Spending on contractors and consultants continues to fall and the size of the Public Service workforce has started to decrease after years of growth, according to the latest data released today by the Public Service Commission. Workforce data for the quarter from 31 December 23 to 31 March 24 shows ...
    BeehiveBy beehive.govt.nz
    5 days ago
  • Speech to the Law Association
    Thank you to the Law Association for inviting me to speak this morning. As a former president under its previous name — the Auckland District Law Society — I take particular satisfaction in seeing this organisation, and its members, in such good heart. As Attorney-General, I am grateful for these ...
    BeehiveBy beehive.govt.nz
    5 days ago
  • 25 years on, NZ reaffirms enduring friendship with Timor Leste
    New Zealand is committed to working closely with Timor-Leste to support its prosperity and resilience, Foreign Minister Winston Peters says.   “This year is the 25th anniversary of New Zealand sending peacekeepers to Timor-Leste, who contributed to the country’s stabilisation and ultimately its independence,” Mr Peters says.    “A quarter ...
    BeehiveBy beehive.govt.nz
    5 days ago
  • Inquiry requested into rural banking
    Promoting robust competition in the banking sector is vital to rebuilding the economy, Finance Minister Nicola Willis says.  “New Zealanders deserve a banking sector that is as competitive as possible. Banking services play an important role in our communities and in the economy. Kiwis rely on access to lending when ...
    BeehiveBy beehive.govt.nz
    5 days ago
  • Ministry for Regulation targets red tape to keep farmers and growers competitive
    Regulation Minister David Seymour, Environment Minister Penny Simmonds, and Food Safety Minister Andrew Hoggard have today announced a regulatory sector review on the approval process for new agricultural and horticultural products.    “Red tape stops farmers and growers from getting access to products that have been approved by other OECD countries. ...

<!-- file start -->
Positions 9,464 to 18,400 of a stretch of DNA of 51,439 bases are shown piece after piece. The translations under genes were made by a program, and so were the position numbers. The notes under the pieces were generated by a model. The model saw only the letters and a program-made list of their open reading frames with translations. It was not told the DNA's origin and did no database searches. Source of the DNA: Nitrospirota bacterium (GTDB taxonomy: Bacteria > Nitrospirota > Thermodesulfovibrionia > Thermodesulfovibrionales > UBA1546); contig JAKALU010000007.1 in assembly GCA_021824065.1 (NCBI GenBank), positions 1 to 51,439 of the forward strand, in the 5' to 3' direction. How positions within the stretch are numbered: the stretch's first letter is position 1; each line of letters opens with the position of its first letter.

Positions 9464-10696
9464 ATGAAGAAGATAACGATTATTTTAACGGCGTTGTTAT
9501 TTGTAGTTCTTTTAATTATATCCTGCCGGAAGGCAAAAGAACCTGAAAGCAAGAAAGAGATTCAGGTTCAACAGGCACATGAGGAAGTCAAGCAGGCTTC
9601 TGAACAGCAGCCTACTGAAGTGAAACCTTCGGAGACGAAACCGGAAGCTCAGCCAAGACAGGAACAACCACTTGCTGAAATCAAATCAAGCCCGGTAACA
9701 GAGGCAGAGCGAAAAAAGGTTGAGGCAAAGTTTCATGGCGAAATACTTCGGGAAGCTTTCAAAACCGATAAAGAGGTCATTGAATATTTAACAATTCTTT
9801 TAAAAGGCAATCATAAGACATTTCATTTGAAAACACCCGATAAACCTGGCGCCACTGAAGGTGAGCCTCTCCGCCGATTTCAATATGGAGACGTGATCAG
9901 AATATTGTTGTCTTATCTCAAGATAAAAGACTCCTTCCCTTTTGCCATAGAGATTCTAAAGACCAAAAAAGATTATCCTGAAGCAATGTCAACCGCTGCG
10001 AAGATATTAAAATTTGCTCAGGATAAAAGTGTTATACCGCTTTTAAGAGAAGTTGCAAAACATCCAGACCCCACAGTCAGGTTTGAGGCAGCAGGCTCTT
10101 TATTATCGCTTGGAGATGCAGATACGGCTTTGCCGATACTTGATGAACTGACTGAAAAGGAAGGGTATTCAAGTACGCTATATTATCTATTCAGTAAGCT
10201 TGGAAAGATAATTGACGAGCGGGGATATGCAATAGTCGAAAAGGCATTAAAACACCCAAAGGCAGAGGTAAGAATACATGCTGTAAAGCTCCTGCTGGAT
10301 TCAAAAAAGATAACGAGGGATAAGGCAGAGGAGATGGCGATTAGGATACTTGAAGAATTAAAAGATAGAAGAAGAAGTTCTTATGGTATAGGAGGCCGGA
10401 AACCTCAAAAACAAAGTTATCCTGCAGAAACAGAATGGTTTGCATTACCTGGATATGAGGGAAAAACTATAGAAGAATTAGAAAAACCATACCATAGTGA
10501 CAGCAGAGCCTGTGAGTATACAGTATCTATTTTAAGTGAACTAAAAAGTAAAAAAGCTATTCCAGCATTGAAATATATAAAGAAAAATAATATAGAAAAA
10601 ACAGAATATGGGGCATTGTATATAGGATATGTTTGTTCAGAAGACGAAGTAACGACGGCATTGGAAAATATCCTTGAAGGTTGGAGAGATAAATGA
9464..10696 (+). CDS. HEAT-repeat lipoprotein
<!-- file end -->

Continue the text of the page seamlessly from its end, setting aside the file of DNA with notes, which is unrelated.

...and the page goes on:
BeehiveBy beehive.govt.nz
    5 days ago
  • Government to reverse blanket speed limit reductions
    The Coalition Government will reverse Labour’s blanket speed limit reductions by 1 July 2025 through a new Land Transport Rule released for public consultation today, Transport Minister Simeon Brown says.  The draft speed limit rule will deliver on the National-ACT coalition commitment to reverse the previous government’s blanket speed limit ...
    BeehiveBy beehive.govt.nz
    5 days ago
  • Chair appointments for NZSO, CNZ and NZ On Air
    Minister Paul Goldsmith is making major leadership changes within both his Arts and Media portfolios. “I am delighted to announce Carmel Walsh will be officially stepping into the role of Chair of the New Zealand Symphony Orchestra, having been acting Chair since April,” Arts Minister Paul Goldsmith says.  “Carmel is ...
    BeehiveBy beehive.govt.nz
    5 days ago
  • Government focus on long-term food, fibre growth
    Food and fibre export revenue is tipped to reach $54.6 billion this year and hit a record $66.6b in 2028 as the Government focuses on getting better access to markets and cutting red tape, Agriculture Minister Todd McClay and Oceans and Fisheries Minister Shane Jones say. “This achievement is testament ...
    BeehiveBy beehive.govt.nz
    5 days ago
  • Govt consulting on cutting red tape for exporters